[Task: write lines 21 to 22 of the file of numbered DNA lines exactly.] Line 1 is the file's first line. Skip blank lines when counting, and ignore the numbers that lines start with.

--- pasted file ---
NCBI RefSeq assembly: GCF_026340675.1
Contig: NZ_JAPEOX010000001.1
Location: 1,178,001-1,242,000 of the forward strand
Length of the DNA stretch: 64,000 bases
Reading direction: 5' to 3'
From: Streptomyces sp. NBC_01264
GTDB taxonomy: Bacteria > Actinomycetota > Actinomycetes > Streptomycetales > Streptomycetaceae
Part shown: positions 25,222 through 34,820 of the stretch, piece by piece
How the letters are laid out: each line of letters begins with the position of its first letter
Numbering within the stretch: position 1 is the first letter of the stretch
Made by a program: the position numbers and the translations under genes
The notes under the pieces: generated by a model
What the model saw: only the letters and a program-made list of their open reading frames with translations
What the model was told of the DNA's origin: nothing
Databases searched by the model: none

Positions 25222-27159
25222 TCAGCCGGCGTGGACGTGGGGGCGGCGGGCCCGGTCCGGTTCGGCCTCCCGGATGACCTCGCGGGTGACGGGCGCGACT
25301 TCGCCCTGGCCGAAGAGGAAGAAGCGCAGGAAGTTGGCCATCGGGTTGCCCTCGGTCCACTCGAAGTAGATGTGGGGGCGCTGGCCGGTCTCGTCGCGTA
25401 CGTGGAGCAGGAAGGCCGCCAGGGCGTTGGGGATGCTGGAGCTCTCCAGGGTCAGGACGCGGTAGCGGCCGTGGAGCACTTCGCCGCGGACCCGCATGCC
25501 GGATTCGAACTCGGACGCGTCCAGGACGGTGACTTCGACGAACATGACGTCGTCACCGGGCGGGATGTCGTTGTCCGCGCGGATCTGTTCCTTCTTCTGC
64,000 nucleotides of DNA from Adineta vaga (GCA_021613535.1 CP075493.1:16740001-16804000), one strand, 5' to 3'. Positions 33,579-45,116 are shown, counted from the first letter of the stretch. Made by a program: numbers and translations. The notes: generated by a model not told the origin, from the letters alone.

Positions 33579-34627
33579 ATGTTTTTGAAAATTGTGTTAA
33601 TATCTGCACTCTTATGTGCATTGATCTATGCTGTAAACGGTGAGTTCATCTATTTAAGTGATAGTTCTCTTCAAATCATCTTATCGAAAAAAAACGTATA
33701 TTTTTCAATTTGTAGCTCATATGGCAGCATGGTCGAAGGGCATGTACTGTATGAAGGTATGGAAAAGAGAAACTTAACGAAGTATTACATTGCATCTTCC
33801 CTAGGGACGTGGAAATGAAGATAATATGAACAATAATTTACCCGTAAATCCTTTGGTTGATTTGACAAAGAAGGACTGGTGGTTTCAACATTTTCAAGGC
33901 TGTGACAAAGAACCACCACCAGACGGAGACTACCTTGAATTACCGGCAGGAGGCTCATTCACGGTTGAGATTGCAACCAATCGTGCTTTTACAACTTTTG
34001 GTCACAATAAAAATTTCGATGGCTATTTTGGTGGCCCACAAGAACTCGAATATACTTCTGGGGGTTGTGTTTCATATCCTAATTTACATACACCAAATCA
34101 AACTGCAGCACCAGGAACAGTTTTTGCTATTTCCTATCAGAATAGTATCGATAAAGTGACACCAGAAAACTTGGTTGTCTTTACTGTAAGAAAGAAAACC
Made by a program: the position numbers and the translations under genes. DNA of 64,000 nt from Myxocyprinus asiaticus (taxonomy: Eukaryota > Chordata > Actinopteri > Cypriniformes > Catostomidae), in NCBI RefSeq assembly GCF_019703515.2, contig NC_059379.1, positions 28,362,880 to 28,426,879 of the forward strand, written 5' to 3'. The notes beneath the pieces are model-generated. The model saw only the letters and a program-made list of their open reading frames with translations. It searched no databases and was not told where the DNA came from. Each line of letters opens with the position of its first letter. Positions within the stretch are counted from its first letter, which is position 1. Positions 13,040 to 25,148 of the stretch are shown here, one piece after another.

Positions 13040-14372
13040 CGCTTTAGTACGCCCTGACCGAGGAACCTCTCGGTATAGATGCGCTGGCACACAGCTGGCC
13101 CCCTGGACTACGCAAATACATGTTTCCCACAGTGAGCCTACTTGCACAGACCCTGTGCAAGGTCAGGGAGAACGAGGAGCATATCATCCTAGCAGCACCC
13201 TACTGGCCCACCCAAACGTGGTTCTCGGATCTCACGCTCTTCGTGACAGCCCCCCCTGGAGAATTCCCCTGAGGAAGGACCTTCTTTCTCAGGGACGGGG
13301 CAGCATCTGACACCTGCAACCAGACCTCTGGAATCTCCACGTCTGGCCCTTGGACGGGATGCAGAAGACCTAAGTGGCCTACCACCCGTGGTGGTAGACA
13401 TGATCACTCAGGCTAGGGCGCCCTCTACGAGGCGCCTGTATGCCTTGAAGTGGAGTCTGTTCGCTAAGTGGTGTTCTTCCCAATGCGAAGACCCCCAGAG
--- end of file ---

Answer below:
64,000 nucleotides of DNA from Adineta vaga (GCA_021613535.1 CP075493.1:16740001-16804000), one strand, 5' to 3'. Positions 33,579-45,116 are shown, counted from the first letter of the stretch. Made by a program: numbers and translations. The notes: generated by a model not told the origin, from the letters alone.

Positions 33579-34627